In Bloomington-Normal local journalists described how they function day-to-day in this era where they may be labeled as "fake news."
"Given what the international, national news we're faced with everyday, given our current situation in Washington I think it is an important conversation to have even at a local level just to see, even to get in touch with the people that listen, that read, that watch what we do," WJBC radio News Director Katherine Murphy said.
Topics like employee shortages and President Trump going head-to-head with national outlets were discussed, but many in the audience were curious about how local newsrooms handle things.
"I'm a little concerned on the state of affairs in the country, nationwide actually, and to be able to sit in and see what's going on locally with news and how we're countering, how fake news is being addressed," Bloomington-Normal resident Sean Henderson said.
Henderson said he has seen a spike in fake news on social media.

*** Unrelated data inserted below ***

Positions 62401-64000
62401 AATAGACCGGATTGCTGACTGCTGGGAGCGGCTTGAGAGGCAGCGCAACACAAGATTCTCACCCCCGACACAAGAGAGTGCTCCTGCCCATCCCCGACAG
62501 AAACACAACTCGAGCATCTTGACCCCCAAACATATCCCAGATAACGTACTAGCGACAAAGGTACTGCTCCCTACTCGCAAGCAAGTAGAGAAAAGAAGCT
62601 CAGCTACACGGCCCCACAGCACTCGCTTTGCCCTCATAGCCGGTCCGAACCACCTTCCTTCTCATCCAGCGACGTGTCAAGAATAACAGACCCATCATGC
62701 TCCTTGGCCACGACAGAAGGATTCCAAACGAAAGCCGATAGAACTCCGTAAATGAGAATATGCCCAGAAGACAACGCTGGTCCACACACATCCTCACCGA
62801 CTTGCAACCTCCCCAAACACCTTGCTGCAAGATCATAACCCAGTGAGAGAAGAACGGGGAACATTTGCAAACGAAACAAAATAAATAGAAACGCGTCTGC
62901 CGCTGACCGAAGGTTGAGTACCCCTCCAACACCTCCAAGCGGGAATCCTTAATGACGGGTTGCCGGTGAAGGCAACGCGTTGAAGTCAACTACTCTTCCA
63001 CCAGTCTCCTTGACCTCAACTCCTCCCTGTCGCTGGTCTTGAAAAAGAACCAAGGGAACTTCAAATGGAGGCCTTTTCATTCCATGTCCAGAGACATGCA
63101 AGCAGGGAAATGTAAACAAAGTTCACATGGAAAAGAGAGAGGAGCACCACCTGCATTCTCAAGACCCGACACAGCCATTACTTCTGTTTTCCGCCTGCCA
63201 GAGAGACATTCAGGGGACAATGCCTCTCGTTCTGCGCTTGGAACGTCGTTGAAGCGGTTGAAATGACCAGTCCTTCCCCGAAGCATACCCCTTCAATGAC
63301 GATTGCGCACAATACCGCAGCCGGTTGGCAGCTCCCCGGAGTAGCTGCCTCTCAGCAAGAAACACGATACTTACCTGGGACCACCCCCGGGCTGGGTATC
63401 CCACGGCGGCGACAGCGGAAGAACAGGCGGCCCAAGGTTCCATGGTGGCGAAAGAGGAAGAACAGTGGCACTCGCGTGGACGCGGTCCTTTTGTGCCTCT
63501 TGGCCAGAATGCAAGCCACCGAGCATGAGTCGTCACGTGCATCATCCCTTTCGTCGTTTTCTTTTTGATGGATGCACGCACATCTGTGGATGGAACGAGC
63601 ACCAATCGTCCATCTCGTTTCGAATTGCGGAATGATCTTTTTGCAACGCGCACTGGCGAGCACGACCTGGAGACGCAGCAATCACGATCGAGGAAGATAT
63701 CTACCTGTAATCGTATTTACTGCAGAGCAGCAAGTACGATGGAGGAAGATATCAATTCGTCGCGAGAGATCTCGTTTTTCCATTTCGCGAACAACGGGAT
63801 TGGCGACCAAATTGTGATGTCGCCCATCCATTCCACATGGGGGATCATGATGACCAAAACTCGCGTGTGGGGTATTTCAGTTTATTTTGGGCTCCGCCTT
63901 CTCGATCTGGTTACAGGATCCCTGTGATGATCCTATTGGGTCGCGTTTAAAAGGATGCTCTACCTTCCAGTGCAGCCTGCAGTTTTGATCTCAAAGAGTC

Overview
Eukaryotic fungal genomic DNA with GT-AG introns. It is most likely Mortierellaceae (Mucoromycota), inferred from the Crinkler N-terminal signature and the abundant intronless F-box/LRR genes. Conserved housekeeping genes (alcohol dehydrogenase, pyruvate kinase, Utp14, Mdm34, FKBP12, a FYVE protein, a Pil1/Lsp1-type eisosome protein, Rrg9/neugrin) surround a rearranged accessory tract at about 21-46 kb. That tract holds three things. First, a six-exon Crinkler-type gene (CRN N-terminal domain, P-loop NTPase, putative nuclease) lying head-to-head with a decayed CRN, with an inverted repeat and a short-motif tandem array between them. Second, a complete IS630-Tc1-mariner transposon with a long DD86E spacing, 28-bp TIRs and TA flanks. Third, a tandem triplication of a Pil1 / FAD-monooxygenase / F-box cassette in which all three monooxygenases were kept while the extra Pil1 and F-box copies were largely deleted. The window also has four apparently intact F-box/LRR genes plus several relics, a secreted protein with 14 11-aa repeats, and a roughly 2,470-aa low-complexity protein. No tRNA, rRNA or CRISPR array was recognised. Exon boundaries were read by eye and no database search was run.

"I served some years in the military and I have people i served with passing along information that when I followed up on it i found out that it is fake news and i am concerned about the prevalence going on with fake news being spread," he said.
What is or is not fake news can be hard to pin-point for media consumers, but fact checking is key.
"It's just made me very analytical of everything i see. So when i see them i am asking myself the question, 'what's the source?' 'what happened before this?' so not just taking one story from one story and running with it," ISU graduate student Chinny Francis said.
"It is just a matter of going to all of the websites, making sure that you are finding out. There is nothing wrong with researching a story if you feel in your gut that surely that can't be right," Murphy said.
Though a topic of much debate, panelists agreed the notion of fake news impacts the national media more so than local outlets.